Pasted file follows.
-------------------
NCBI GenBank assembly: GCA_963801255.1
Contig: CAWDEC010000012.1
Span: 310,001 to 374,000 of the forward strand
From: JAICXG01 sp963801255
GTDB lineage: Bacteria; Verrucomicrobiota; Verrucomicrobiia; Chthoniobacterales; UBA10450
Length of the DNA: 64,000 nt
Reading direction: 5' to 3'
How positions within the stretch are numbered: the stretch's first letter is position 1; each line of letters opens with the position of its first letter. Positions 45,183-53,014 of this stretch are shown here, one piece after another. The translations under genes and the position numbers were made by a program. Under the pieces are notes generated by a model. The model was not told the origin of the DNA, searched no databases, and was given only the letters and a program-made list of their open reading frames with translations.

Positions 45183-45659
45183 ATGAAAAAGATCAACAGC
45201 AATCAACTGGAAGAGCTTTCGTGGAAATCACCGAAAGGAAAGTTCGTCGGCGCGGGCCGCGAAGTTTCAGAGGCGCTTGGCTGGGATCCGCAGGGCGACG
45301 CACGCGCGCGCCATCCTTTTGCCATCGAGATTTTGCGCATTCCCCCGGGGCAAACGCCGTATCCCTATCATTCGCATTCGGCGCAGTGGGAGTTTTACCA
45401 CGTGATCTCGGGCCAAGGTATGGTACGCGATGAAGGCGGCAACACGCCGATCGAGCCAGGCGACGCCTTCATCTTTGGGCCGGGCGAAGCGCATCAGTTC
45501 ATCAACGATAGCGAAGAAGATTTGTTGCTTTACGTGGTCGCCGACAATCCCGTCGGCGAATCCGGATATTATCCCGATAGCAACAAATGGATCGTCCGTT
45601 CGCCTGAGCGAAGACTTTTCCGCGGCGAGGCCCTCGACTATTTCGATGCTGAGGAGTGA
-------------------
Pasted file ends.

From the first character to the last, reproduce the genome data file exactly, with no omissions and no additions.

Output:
NCBI GenBank assembly: GCA_963801255.1
Contig: CAWDEC010000012.1
Span: 310,001 to 374,000 of the forward strand
From: JAICXG01 sp963801255
GTDB lineage: Bacteria; Verrucomicrobiota; Verrucomicrobiia; Chthoniobacterales; UBA10450
Length of the DNA: 64,000 nt
Reading direction: 5' to 3'
How positions within the stretch are numbered: the stretch's first letter is position 1; each line of letters opens with the position of its first letter. Positions 45,183-53,014 of this stretch are shown here, one piece after another. The translations under genes and the position numbers were made by a program. Under the pieces are notes generated by a model. The model was not told the origin of the DNA, searched no databases, and was given only the letters and a program-made list of their open reading frames with translations.

Positions 45183-45659
45183 ATGAAAAAGATCAACAGC
45201 AATCAACTGGAAGAGCTTTCGTGGAAATCACCGAAAGGAAAGTTCGTCGGCGCGGGCCGCGAAGTTTCAGAGGCGCTTGGCTGGGATCCGCAGGGCGACG
45301 CACGCGCGCGCCATCCTTTTGCCATCGAGATTTTGCGCATTCCCCCGGGGCAAACGCCGTATCCCTATCATTCGCATTCGGCGCAGTGGGAGTTTTACCA
45401 CGTGATCTCGGGCCAAGGTATGGTACGCGATGAAGGCGGCAACACGCCGATCGAGCCAGGCGACGCCTTCATCTTTGGGCCGGGCGAAGCGCATCAGTTC
45501 ATCAACGATAGCGAAGAAGATTTGTTGCTTTACGTGGTCGCCGACAATCCCGTCGGCGAATCCGGATATTATCCCGATAGCAACAAATGGATCGTCCGTT
45601 CGCCTGAGCGAAGACTTTTCCGCGGCGAGGCCCTCGACTATTTCGATGCTGAGGAGTGA